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U.S. Sen. Ted Cruz (R-TX) stands on stage while speaking to a crowd gathered to announce his presidential candidacy at Liberty University in Lynchburg, Va. on March 23, 2015.
Andrew Harnik—AP

Sen. Ted Cruz launched his presidential campaign with a convocation — a speech that fused religious themes with political arguments and his family’s personal stories.

In a speech at Liberty University, the Texas Republican talked about the effects of “the transformative love of Jesus Christ” on his father and outlined a conservative platform that includes abolishing the IRS and repealing the Affordable Care Act.

“God has blessed America from the very beginning of this nation, and I believe God isn’t done with America yet,” he said.

The first candidate of either party to officially kick off a campaign, Cruz staked out a position on the conservative side of the Republican field, calling for a flat tax that would allow Americans to do their annual tax returns on a postcard, securing the border with Mexico and opposing gun control legislation.

In a veiled shot at GOP frontrunner Jeb Bush, Cruz also criticized Common Core, a set of academic standards put together by a bipartisan group of governors and promoted by the Obama Administration.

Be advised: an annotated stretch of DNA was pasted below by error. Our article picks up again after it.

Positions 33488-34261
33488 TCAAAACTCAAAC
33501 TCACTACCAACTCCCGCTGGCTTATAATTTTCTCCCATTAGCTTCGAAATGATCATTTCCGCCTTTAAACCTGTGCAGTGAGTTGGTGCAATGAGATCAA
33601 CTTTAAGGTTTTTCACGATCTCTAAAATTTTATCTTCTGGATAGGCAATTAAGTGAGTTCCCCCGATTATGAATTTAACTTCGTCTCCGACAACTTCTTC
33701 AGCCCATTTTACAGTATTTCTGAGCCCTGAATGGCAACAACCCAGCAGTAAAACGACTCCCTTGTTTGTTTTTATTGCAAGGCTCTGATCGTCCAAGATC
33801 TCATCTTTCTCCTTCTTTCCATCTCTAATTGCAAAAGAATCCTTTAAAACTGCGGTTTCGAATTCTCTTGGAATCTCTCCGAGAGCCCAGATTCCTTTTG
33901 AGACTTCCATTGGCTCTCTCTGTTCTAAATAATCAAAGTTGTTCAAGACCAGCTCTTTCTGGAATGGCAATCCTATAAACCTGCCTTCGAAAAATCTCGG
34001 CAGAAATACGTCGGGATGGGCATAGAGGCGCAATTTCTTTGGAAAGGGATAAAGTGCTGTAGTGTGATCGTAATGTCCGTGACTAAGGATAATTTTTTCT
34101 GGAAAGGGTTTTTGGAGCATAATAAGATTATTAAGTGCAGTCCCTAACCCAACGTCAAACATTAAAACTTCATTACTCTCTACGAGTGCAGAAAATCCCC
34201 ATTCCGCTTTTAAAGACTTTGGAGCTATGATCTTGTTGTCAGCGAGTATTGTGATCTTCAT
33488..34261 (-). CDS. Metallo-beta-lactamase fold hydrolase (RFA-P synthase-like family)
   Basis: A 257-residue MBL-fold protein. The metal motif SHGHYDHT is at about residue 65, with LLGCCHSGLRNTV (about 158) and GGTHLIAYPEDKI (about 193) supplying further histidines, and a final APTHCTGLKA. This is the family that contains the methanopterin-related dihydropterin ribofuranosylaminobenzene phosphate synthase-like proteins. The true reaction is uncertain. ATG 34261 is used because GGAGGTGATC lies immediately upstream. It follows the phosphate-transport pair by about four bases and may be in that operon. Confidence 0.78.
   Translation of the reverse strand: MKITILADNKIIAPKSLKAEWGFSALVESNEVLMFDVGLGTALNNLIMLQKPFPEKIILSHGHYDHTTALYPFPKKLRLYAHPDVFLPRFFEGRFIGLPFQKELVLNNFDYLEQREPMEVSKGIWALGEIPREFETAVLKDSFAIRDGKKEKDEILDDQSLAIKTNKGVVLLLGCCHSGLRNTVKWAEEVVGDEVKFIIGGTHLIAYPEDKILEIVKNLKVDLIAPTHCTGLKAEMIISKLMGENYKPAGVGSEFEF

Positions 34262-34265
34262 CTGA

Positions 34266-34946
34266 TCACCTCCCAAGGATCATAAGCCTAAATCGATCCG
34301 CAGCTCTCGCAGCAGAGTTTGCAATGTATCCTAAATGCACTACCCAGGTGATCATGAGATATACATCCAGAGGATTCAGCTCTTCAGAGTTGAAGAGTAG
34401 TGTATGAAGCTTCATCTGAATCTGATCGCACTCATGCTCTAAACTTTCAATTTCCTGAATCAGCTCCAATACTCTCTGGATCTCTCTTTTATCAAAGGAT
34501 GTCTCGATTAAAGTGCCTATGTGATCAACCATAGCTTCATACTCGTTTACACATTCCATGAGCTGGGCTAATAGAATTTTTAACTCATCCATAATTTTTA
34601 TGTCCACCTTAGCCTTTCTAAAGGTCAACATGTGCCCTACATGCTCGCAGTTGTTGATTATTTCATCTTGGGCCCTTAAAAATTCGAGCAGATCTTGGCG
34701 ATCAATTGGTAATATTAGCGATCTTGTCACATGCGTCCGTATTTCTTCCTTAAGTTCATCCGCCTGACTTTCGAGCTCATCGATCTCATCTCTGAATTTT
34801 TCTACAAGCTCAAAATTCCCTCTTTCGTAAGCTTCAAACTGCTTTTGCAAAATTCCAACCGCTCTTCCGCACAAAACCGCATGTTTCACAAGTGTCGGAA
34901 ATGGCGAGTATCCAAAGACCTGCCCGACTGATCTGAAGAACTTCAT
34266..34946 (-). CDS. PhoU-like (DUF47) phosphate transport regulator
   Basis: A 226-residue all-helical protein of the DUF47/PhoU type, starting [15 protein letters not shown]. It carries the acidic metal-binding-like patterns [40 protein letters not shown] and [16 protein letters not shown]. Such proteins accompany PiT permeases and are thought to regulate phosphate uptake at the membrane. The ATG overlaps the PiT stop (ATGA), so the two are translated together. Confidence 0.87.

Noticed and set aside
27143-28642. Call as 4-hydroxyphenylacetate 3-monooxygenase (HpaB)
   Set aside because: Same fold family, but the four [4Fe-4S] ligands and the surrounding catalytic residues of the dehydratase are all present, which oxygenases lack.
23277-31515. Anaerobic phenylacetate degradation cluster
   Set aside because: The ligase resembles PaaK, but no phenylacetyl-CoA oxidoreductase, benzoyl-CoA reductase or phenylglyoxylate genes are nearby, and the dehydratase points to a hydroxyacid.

Cruz began the speech by talking about his parents’ immigrant stories: his father, who fled Cuba during political turmoil, and his mother, who became the first in her family to go to college. He then shared how his father became a Christian during a troubled time in his marriage.

“There are people who wonder if faith is real,” he said. “I can tell you in my family there is not a second of doubt, because were it not for the transformative love of Jesus Christ … Iwould have been raised by a single mom without my father in the household.”

He ended by calling for conservative Christians to stand up, repeating an argument made by evangelist Franklin Graham and others that a majority of Christians don’t vote.

Read More: How Common Core Will Complicate Jeb Bush’s Campaign

“Today, roughly half of born-again Christians aren’t voting; they’re staying home,” he said. “Imagine instead millions of people of faith all across America coming out to the polls and voting our values.”

The speech was Cruz’s first public appearance since he tweeted Sunday night that he would be running. A 30-second video released Monday morning stressed his father’s immigration from Cuba and his opposition to the Affordable Care Act and President Obama’s executive actions deferring deportation for millions of undocumented immigrants.

Read More: A TIME profile of Ted Cruz from 2013

As TIME’s Alex Altman writes, the timing of Cruz’s announcement — in the final weeks of a federal fundraising period — shows that he’s willing to disrupt the typical routines of a presidential campaign.

A recent CNN poll showed Cruz toward the bottom of the crowded Republican field, with just four percent support. However, Bush, had only 13 percent in the same poll.

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